So you want to mount a solar panel on your roof, but don’t have time for the city’s lengthy permitting process, and don’t want to shell out tens of thousands of dollars to a licensed solar contractor.

No problemo.

You’re an engineer, dammit, and it’s just a small solar panel. How hard can it be? You’ll get a bracket and a few cables, pitch it all up on the roof, drop the connectors down through an open window, and bam, you’re charging batteries. Right?

Well, come to think of it, you should probably make sure the panel doesn’t blow away. That would be pretty embarrassing. A few strategically placed sandbags should do the trick, but just how many are you going to need?

Engineering 101

Like any well-trained (albeit extremely lapsed) mechanical engineer, you start by sketching a free body diagram on the back of the nearest envelope. You include a happy little sun in the corner for good measure.


You’re excited to realize that panel’s exposed profile (and therefore wind load) varies with the sine of mount angle \(\theta\), meaning that you only have to account for a fraction of the potential force that would be generated if mounted vertically.

But looking at your artwork, something nags at you. The image of an inclined plane under horizontal wind load looks familiar in some way. It reminds you of another classic engineering diagram, though you can’t quite put your finger on…

Oh. Oh, crap.


It’s a wing.

It’s a wing

The problem, as you’ve just realized, is that an inclined plane under horizontal wind load generates lift, which makes your pretty little free body diagram totally obsolete, and vaults you headlong into the world of empirical aeronautics. See, when under intense wind load, your panel won’t just want to slide in the direction of the gust, it will also try to fly away like the world’s shittiest solar-powered aircraft. Your sandbags might help keep you grounded, but as lift increases, the normal force (\(F_n = m*g\)) and static friction (\(F_s = \mu_s*F_n\)) you’re relying on to keep your panel in place correspondingly decrease. And if the static force falls below the drag, things start to accelerate.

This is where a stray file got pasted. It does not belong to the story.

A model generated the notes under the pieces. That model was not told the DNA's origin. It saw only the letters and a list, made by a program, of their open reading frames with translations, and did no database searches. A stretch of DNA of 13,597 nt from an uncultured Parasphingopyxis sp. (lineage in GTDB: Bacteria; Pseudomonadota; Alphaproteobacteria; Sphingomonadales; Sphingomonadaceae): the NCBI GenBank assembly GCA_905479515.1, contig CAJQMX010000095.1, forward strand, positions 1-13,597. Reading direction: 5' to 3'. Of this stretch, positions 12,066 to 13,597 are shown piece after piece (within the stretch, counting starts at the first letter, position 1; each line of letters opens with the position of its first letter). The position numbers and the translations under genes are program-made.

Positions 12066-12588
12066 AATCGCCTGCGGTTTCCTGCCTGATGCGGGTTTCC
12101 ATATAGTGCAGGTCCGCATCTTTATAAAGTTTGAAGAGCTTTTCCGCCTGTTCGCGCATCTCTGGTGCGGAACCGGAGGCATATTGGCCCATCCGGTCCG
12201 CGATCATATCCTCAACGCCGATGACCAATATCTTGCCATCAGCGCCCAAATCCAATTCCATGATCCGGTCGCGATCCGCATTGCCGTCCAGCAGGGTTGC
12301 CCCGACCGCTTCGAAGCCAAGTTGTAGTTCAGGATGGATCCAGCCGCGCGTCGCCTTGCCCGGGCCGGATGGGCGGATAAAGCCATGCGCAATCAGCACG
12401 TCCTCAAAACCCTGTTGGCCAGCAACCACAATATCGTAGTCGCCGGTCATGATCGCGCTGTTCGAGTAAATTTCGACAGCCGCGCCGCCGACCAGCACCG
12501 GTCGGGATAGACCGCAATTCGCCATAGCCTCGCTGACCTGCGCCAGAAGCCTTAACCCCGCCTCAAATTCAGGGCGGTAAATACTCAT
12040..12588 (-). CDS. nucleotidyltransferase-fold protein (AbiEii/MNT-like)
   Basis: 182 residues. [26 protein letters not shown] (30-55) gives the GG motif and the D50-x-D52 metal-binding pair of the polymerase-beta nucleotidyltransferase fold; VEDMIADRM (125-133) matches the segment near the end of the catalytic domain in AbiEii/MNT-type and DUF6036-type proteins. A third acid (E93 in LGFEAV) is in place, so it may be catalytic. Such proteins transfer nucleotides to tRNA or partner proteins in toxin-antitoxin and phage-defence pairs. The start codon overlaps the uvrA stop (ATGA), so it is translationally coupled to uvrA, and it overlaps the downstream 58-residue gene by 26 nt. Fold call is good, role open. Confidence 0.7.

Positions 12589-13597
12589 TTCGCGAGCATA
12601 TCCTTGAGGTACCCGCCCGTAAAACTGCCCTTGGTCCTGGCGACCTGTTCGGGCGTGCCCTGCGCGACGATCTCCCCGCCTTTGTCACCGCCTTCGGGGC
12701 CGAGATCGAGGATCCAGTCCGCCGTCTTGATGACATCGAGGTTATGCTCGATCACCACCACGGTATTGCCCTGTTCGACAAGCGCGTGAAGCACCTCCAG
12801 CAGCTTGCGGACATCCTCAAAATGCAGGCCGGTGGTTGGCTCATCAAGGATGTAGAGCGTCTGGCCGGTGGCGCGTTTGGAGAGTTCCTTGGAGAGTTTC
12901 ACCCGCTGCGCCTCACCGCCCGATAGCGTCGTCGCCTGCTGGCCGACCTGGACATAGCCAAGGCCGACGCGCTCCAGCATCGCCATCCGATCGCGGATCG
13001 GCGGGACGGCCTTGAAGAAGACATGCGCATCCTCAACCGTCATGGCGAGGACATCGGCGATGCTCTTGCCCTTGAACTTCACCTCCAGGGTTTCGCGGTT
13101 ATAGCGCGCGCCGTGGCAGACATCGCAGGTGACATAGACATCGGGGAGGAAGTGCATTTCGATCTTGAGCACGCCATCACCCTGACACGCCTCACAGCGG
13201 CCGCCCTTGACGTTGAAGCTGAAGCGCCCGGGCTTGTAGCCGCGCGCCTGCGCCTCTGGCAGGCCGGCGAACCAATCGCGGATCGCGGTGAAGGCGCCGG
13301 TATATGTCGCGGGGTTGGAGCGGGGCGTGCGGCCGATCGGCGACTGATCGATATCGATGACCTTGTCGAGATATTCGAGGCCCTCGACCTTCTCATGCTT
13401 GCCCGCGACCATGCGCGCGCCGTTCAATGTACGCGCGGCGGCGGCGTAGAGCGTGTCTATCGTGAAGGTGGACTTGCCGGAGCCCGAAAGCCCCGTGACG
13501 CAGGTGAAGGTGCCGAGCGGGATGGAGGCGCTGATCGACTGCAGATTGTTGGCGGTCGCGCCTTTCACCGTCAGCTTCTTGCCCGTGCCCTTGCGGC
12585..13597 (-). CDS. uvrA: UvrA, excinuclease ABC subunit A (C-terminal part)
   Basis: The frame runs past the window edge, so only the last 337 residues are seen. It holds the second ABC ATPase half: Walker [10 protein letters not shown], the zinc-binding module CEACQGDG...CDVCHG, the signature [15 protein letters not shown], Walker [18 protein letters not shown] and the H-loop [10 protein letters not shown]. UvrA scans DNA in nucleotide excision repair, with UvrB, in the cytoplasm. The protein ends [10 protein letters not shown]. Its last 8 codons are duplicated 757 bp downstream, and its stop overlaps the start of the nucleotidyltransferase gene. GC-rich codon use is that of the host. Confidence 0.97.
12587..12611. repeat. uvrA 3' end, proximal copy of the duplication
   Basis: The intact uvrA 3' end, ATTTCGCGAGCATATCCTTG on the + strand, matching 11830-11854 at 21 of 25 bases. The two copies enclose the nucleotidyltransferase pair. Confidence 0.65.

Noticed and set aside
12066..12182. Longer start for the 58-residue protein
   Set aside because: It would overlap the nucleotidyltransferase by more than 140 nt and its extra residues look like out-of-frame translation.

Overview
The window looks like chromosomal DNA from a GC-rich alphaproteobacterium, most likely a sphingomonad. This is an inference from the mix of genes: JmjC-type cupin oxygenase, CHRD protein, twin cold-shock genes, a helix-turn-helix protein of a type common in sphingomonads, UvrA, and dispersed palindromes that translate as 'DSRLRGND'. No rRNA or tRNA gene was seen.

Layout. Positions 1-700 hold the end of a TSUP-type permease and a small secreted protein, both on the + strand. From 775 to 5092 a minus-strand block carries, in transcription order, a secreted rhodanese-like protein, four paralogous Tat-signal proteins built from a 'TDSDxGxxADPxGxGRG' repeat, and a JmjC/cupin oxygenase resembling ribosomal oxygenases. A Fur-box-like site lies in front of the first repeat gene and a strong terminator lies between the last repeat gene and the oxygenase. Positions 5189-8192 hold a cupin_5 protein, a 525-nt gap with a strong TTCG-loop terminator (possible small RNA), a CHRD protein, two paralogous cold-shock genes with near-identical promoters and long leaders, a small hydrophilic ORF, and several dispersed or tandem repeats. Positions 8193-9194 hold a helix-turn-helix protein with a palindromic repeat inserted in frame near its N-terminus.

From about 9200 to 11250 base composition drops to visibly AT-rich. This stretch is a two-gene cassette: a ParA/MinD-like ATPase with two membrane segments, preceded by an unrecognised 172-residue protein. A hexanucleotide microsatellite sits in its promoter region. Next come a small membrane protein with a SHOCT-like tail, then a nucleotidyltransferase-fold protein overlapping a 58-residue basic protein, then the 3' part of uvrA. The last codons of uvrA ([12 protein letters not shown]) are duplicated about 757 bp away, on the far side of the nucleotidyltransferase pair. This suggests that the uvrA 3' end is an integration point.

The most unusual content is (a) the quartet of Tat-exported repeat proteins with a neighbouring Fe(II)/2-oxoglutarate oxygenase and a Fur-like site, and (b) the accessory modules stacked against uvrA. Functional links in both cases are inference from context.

Damn. Well, maybe it won’t generate that much lift?


You start your research with the lift experts, NASA. Conveniently, they have a website dedicated to the aerodynamics of kites, a problem surprisingly analogous to the one you’re facing. The fact that this educational material is intended for children, not adults with relevant post-graduate degrees, causes you to feel absolutely no professional shame whatsoever. NASA sketches the following formulas for determining lift:


But on closer inspection, there’s a subtle problem. Kites are generally intended to be flown at a relatively small angle of attack, a property NASA assumes when providing a simple formula for lift coefficient:

For a thin flat plate at a low angle of attack , the lift coefficient Clo is equal to 2.0 times pi (3.14159) times the angle a expressed in radians (180 degrees equals pi radians): \(C_{lo} = 2 * pi * a\)

They don’t specify what qualifies as a “low” angle of attack, but based on your numbers it’s clearly less than your optimal mount angle. Since this equation won’t work, you do the next best thing and rent out time at the nearest wind tunnel to gather some empirical data on your specific panel. Because it’s not like anyone has done an equivalent experiment with rectangular planes of exactly the same aspect ratio and angle of attack and…